Since Chadli Bendjedid took over in 1979, the Islamic movement has been divided over its attitude towards the government. For years most members of the “moderate” group were against the use of violence to change the regime. “In Algeria we have not got the right to proclaim the jihad”, one moderate says, “because our opponents are no more than misled Moslems. The winner cannot build on the blood of the looser”. They have argued that Chadli Bendjedid is a “fair and pious man” who has not been free to act; that the government was “misled from within by Marxist agents” and that “honest ministers were prevented from doing anything by middle rank civil servants who were implementing their own policy”.

The use of violence

While objecting to the use of violence for ideological reasons, militants of the moderate wing have other tactical arguments. “We are against the use of violence because we cannot afford it. What is the use of killing a chief of state who is against Islam it it is not one of us who takes over? That is the most crucial moment, when we would have to be entirely united. If we are not, and if we lack popular support, to act in such a way would be pure adventurism”.

While some young militants have repeatedly claimed that “it is easier to blow a truck loeaded with TNT in Algiers than in Baalbek”, the moderate leadership has more or less succeeded so far in convincing these “exalted young people” not to engage in such violent action. A notable exception was Bouyali, a former captain in the Algerian FLN during the war of independence. Objecting to the moderates’ eternal wait-and-see attitude, he launched a small guerrilla operation with a handful of partisans, harassing and killing gendarmes. Bouyali was finally caught and subsequently killed in January 1987.

During the recent riots (October 1988) the army opened fire on several thousand demonstrators parading in Algiers with Islamic slogans. Moderate Islamic militants in Paris dismissed this demonstration as an “irresponsible” act by Ali BelHadj, a “young and vain imam who aspires to national leadership”. They claim that after his call some 100.000 people were getting ready to demonstrate, but that Sheikh Sahnoun pleaded with the people not to demonstrate and managed to avoid an even bloodier massacre. Only a few thousand people followed Ali BelHadj’s call, and twenty of them were killed.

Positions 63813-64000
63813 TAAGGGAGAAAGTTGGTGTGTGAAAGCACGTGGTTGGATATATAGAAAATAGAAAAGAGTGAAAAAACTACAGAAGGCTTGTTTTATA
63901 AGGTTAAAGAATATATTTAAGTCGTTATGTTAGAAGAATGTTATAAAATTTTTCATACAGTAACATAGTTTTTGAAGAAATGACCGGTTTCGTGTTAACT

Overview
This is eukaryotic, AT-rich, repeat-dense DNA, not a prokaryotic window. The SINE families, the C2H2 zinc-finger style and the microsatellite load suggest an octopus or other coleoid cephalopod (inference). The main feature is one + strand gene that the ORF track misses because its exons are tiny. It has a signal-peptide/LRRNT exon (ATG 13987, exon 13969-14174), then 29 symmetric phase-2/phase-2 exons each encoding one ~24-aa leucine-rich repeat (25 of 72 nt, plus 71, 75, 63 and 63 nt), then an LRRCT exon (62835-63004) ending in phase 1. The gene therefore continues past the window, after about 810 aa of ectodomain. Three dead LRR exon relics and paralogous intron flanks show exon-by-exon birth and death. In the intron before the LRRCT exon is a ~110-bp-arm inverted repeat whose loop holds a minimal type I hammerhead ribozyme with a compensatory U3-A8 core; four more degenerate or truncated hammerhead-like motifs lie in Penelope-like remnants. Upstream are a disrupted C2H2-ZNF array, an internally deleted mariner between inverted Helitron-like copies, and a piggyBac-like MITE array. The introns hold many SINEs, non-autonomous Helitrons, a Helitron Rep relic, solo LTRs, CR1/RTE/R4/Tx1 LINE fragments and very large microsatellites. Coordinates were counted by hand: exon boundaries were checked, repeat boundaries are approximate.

“We did not climb on the bandwagon of the riots”, declares a leading Algerian islamic militant in Paris, known for his moderate attitude. “On one hand, we cannot agree with a secular movement  which is trying to bring pressure to bear on the government to get more democracy: we are not for democracy, we are for the government of God. The second reason is that we are not organised: one cannot stop a tank with a pilgrim’s woodstick. But at least these people did not die for nothing. Now it will be difficult for anybody to say “the gocvernment are our brothers”. Nothing will ever be the same. “The traditional moderation of the Algerian islamic movement may now start to harden with the spilling of blood.

(The Middle East magazine, January 1989)

























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Harry Wu

Harry Wu


French NCO

French Woman NCO